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State v. Lewis

Decided: September 23, 1988.

STATE OF NEW JERSEY, PLAINTIFF-RESPONDENT,
v.
JOHN LEWIS, DEFENDANT-APPELLANT



On appeal from the Superior Court of New Jersey, Law Division, Essex County.

King, Gruccio and D'Annunzio. The opinion of the court was delivered by King, P.J.A.D.

King

The issue in this case is whether the exigent circumstance that evidence of drug dealing might be removed from an apartment justified an entry without a search warrant. This has become a troublesome area of search and seizure law in which courts and judges have disagreed.

As LaFave states, "the question is whether the experience to date merits the conclusion that in due course the exception [to the Warrant Clause] will be defined in a way which is understandable by police and which will not result in it being an exception which in effect swallows up the general rule that a warrant is needed to search premises." LaFave, Search and Seizure ยง 6.5(b) at 657 (1987). In this case we conclude that the State has not satisfied its "heavy burden" of proof sufficiently to justify entry into the dwelling area without prior judicial approval.

[T]he police bear a heavy burden when attempting to demonstrate an urgent need that might justify warrantless searches or arrests. Indeed, the Court has recognized only a few such emergency conditions, see, e.g., United States v. Santana, 427 U.S. 38, 42-43 [96 S. Ct. 2406, 2409-10, 49 L. Ed. 2d 300] (1976) (hot pursuit of a fleeing felon); Warden v. Hayden, 387 U.S. 294, 298-99 [87 S. Ct. 1642, 1645-46, 18 L. Ed. 2d 782] (1967) (same); Schmerber v. California, 384 U.S. 757, 770-71 [86 S. Ct. 1826, 1835-36, 16 L. Ed. 2d 908] (1966) (destruction of evidence); Michigan v. Tyler, 436 U.S. 499, 509 [98 S. Ct. 1942, 1950, 56 L. Ed. 2d 486] (1978) (ongoing fire), and has actually applied only the "hot pursuit" doctrine to arrests in the home, see Santana. . . ." [ Welsh v. Wisconsin, 466 U.S. 740, 749-50, 104 S. Ct. 2091, 2097-98, 80 L. Ed. 2d 732 (1984).]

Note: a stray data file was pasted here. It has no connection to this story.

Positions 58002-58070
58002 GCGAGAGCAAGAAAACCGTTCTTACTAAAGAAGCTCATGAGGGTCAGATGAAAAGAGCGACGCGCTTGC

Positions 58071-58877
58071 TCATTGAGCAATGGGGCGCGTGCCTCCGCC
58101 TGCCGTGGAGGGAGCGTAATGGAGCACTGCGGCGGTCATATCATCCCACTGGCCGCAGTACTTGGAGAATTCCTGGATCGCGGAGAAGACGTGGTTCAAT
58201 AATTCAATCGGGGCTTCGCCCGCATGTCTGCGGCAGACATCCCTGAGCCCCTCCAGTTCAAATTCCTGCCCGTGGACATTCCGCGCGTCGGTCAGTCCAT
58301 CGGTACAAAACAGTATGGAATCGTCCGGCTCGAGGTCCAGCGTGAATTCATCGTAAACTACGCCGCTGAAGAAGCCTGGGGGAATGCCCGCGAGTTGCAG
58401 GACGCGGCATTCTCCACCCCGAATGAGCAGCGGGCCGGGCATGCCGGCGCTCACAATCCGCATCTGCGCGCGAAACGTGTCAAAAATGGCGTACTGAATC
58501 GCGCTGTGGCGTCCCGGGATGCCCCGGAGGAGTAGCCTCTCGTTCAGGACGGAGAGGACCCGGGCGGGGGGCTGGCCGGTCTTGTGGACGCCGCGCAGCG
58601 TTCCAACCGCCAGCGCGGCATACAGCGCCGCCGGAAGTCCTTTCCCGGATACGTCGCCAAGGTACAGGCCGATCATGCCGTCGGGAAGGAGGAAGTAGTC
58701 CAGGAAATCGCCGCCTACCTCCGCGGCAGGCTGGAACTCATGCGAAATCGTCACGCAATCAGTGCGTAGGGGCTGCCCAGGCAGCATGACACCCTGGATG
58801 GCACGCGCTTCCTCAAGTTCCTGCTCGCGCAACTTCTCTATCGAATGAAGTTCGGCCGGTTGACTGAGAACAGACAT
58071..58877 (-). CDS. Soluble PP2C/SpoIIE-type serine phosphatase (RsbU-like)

See also Vale v. Louisiana, 399 U.S. 30, 90 S. Ct. 1969, 26 L. Ed. 2d 409 (1970). As in State v. Kirk, 202 N.J. Super. 28, 34 (App.Div.1985), we wish to make it clear that our decision is

rendered on State constitutional grounds exclusively.*fn1

Defendant appeals from the denial of his motion to suppress evidence which led to his conditional guilty plea, see R. 3:5-7(d), to the charge of possession of cocaine and to three lesser, non-indictable charges: possession of marijuana under 25 grams, possession of a hypodermic needle, and possession of other narcotics paraphernalia. Defendant was sentenced on January 24, 1986 to a two-year term of probation. A fine of $100 also was imposed.

These are the facts developed from the testimony of the two Newark police officers, Da'Elia and Pilino, at the suppression hearing. At about 10:45 a.m. on February 1, 1984, a Wednesday, an informant that Officer Da'Elia said had proven "very" reliable in the past called the Newark Police Department. The informant said that he wanted to speak to the police about a narcotics dealer. Da'Elia and another officer met with the

informant at Seventh Avenue and Clifton Avenue in the City of Newark at about 11 a.m. The informant told the officers that a short time before he had been in a small apartment (# 7) at 595 North Sixth Street where he had seen several persons packaging narcotics for imminent distribution. The informant said one person had a gun and the police should get there as soon as possible because the people were getting ready to leave. The only testimony presented about the informant at the suppression hearing was that he had been "very" reliable in the past.

The officers reported this information to their desk sergeant who told them to go right over to Lewis' apartment and attempt to gain entry. The officers went to the defendant's apartment which was one mile away from where they had talked to the informant. There they met with other officers who had been dispatched to participate in the raid. Eight officers in all were at the scene when the raid took place at noon.

Two officers stayed outside the building to cover escape routes. Officer Pilino went inside with five others. He knocked on the door of apartment ...


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